Observations with Richard Beecham: Fixing the nation – or a race to the bottom?

FIXING BRITAIN IDS thinks he is.
FIXING BRITAIN IDS thinks he is.

It was during a previous life – one of little responsibility, minimum wage and untidy living arrangements – when I encountered a fiery colleague on his lunch break with plenty to say.

“You see ’em, don’t you?” his mouth would rasp, in-between gnaws on a family-size shepard’s pie. “They walk around with fags in their mouths and fifteen pushchairs, and call their kids names like ‘McKenzie Calvin Klein’.”

Every lunchtime would be peppered with his interesting, yet ill-informed rants against a sub-section of society that I suspected didn’t really exist.

“Scroungers!” he would conclude, having moved onto an entire Sara Lee gateaux.

The man – let’s call him ‘Sean’ – was something of a trailblazer. As a lad in my early twenties, I soon learned more and more that Sean’s attitude was taking over.

This came to a head this week when work and pensions secretary Iain Duncan Smith did a “Sean” of his own, during a speech on his welfare reforms.

He said: “The scale of the change has been enormous – but we are delivering, and it is changing our country for the better.”

Cutting benefits is helping you. Going hungry will make you work. Jobs are out there – you are lazy.

This attitude is one that, weirdly, people seem only too happy to buy into. “We deserve it. We’re rubbish.”

And it is those who live their lives on benefits who now seem to act as lightning rods for hatred, as many people view them as undeserved recipients of money the country can ill afford.

There was no better example of this than Channel 4’s Benefits Street, and the subsequent backlash against some of the people that featured in it.

Following the programme’s ratings success, White Dee was then made a defacto spokesperson for ‘Benefits Britain’ (something I’m sure she was absolutely thrilled about).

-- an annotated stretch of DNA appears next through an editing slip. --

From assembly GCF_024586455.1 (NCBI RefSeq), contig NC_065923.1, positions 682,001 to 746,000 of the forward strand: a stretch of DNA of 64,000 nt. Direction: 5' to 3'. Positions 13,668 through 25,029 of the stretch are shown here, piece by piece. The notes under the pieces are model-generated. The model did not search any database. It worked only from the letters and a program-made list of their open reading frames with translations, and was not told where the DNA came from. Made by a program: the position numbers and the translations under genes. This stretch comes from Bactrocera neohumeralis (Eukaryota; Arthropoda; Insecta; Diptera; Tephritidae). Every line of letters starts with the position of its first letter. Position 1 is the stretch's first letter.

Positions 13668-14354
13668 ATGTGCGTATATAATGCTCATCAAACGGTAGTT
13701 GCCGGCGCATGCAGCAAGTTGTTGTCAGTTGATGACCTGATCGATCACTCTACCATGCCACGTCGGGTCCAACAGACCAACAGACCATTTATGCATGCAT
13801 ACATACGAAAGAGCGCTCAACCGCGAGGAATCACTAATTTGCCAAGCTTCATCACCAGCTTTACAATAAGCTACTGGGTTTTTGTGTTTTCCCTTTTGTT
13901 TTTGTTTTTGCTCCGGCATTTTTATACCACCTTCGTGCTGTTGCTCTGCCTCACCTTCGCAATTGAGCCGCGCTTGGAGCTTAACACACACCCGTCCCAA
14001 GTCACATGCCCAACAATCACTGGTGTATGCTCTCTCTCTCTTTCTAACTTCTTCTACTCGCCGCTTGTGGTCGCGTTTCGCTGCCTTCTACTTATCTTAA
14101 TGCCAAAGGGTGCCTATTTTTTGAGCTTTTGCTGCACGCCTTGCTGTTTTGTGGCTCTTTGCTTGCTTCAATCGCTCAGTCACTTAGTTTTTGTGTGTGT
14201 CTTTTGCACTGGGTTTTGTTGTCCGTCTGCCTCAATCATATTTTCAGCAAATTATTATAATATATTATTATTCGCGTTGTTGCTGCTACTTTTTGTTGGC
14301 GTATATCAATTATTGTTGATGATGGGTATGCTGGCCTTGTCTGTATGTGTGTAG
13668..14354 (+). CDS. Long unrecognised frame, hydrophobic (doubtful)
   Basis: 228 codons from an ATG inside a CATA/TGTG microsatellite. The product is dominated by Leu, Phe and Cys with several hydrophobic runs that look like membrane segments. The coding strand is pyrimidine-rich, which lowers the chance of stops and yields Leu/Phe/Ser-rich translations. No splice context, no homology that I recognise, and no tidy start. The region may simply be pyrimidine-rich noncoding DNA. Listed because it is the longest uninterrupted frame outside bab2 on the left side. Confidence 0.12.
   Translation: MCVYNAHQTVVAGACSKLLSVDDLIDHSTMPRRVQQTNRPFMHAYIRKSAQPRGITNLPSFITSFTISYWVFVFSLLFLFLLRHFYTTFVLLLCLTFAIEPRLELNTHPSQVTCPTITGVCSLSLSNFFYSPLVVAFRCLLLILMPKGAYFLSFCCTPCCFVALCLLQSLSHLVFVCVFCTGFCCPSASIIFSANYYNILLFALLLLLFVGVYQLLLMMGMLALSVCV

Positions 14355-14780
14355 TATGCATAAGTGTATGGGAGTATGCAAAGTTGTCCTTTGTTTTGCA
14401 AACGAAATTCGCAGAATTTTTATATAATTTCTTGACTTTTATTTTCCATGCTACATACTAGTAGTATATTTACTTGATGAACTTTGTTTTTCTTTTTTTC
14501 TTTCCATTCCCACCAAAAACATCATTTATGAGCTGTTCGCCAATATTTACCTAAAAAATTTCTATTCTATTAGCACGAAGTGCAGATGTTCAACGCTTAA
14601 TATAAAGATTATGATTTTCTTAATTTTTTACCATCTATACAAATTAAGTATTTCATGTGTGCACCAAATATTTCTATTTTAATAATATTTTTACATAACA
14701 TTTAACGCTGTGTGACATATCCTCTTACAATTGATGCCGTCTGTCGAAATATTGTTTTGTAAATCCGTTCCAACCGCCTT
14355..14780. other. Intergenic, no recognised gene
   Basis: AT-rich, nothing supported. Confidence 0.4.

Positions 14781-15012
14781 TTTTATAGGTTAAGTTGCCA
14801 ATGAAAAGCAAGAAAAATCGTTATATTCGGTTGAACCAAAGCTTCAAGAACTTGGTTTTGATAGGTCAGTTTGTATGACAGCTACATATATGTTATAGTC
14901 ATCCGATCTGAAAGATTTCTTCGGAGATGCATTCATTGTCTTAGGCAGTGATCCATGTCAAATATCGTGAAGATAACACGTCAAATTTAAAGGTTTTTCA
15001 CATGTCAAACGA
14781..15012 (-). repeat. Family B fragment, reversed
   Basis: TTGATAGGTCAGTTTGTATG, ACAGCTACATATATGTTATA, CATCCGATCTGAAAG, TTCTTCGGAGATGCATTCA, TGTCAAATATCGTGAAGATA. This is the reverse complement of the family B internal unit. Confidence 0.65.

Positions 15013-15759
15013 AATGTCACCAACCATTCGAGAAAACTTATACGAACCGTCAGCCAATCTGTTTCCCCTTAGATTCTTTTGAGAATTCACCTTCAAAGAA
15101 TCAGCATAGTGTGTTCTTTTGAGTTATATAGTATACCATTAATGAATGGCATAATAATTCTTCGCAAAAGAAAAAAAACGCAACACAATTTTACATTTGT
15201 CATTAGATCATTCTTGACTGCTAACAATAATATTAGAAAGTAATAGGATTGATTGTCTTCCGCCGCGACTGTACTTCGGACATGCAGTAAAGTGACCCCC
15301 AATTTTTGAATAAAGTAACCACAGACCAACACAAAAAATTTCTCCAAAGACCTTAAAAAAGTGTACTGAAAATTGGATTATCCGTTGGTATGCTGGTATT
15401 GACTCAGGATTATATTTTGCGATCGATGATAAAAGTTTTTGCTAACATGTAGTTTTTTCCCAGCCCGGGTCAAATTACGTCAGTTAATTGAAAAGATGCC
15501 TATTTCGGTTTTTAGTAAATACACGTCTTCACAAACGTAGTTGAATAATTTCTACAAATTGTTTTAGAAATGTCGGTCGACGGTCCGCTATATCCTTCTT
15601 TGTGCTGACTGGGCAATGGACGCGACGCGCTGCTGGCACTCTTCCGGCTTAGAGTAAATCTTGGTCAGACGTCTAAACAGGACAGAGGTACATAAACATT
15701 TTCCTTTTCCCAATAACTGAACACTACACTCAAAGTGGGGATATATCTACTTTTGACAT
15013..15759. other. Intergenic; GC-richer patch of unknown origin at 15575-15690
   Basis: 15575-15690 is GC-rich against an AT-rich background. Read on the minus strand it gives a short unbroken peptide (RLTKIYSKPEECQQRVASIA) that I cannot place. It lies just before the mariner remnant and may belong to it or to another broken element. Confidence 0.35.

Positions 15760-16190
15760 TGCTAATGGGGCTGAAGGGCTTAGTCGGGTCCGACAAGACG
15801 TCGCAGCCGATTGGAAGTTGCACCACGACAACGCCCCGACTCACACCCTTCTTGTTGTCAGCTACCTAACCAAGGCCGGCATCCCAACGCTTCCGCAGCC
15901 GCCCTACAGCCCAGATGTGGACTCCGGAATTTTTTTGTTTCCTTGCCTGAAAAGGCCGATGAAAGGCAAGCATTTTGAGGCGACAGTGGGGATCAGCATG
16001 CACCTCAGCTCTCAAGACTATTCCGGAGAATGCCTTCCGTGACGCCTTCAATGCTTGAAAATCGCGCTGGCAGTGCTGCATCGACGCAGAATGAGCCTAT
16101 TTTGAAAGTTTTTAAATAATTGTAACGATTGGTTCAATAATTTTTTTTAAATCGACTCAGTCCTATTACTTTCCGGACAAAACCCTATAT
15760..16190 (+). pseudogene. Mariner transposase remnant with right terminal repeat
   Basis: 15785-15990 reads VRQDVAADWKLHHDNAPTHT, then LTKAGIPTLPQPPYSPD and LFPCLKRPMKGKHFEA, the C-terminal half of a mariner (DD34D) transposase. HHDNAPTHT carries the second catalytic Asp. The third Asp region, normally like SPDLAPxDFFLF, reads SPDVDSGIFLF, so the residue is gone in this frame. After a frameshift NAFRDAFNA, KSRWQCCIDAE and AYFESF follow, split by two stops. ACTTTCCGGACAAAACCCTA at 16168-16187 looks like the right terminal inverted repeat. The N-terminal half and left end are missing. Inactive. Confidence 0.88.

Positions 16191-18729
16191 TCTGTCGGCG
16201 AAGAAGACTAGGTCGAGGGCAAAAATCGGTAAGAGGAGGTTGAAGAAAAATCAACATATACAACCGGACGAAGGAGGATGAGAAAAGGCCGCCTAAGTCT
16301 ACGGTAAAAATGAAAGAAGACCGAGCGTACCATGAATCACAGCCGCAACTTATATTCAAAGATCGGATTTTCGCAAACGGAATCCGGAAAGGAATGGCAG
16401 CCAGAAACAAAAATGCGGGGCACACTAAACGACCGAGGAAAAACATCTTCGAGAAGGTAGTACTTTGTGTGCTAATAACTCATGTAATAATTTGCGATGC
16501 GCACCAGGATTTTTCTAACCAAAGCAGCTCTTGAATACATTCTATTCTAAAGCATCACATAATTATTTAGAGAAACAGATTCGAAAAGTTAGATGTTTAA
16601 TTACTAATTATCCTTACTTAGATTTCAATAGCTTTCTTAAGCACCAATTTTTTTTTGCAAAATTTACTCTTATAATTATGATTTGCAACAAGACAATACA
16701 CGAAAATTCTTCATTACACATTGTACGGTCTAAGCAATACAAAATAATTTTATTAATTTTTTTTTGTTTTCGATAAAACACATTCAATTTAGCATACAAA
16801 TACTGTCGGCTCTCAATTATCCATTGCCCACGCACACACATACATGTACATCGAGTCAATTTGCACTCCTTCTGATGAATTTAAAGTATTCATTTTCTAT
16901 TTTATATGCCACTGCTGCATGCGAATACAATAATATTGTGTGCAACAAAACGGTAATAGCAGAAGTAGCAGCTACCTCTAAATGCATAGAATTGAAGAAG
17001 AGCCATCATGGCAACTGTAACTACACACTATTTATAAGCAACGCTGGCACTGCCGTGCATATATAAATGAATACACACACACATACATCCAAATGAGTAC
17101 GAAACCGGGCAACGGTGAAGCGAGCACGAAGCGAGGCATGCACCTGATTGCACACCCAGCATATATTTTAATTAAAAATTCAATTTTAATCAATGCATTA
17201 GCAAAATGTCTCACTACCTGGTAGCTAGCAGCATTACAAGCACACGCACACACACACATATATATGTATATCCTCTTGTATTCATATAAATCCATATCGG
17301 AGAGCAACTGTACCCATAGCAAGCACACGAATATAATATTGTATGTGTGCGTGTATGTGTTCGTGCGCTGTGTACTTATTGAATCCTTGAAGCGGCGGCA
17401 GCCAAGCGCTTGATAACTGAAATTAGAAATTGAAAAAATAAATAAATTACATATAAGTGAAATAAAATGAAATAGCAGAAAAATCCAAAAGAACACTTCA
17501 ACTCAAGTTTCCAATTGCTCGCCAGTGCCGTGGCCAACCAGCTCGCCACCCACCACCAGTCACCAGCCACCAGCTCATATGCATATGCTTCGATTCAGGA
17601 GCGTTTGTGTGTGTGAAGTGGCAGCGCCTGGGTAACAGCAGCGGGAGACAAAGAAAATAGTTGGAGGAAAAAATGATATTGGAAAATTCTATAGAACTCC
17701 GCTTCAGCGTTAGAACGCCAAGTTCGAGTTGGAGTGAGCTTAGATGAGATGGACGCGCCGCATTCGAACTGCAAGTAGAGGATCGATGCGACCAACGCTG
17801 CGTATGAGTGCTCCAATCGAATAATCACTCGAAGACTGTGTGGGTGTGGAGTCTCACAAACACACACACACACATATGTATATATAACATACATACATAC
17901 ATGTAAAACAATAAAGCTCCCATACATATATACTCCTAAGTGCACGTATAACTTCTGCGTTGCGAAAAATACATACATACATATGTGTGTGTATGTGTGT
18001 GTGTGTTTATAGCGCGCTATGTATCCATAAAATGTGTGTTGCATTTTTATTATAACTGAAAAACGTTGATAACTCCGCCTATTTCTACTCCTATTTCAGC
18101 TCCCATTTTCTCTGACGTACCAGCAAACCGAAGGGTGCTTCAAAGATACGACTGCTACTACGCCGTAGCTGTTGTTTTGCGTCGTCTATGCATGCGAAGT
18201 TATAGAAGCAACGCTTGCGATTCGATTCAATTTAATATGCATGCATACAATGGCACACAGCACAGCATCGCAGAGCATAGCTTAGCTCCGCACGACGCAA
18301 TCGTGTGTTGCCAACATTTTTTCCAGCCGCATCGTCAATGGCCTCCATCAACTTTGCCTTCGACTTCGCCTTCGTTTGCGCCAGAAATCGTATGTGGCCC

She surprised people. Turns out Dee was reasonably intelligent, and spoke more lucidly on difficult subjects than many of the Katie Hopkins breed of professional prejudice peddlers.

As I’ve said here before, successive Labour and Tory Governments have turned much more of a blind eye (does that metaphor make sense?) to the possibility of pension reforms, despite state pensions making up the rump, ribs and tripe of Britain’s sinking welfare spending. Wouldn’t want any cabinet ministers losing their seats now, would we?

From this it is easy to conclude that benefits cuts are much more to do with ideology than cost-cutting, but is this really true?

After all, the Office for National Statistics said there were 30.64 million people in work as of May this year – that’s 254,000 more than for December 2013 to February 2014 and 929,000 more than a year earlier.

Surely this is reason to celebrate? But the nature of employment itself seldom gets scrutinised.

I have lost count, quite literally, of the number of people I speak to working zero-hours contracts with no job security. It is generally accepted that there is “no money anymore”, so let’s be thankful for a job.

In his masterpiece The Ragged Trousered Philanthropists, Robert Tressell spoke of: “The blind, stupid, enthusiastic admiration displayed by the philanthropists for those who exploited and robbed them; their extraordinary apathy with regard to their own interests; the patient, broken-spirited way in which they endured their sufferings, tamely submitting to live in poverty in the midst of the wealth they had helped to create; their callous indifference to the fate of their children, and the savage hatred they exhibited towards anyone who dared to suggest the possibility of better things.”

This was written over a hundred years ago. We can only hope that, sooner or later, people will begin to stand up for themselves once more.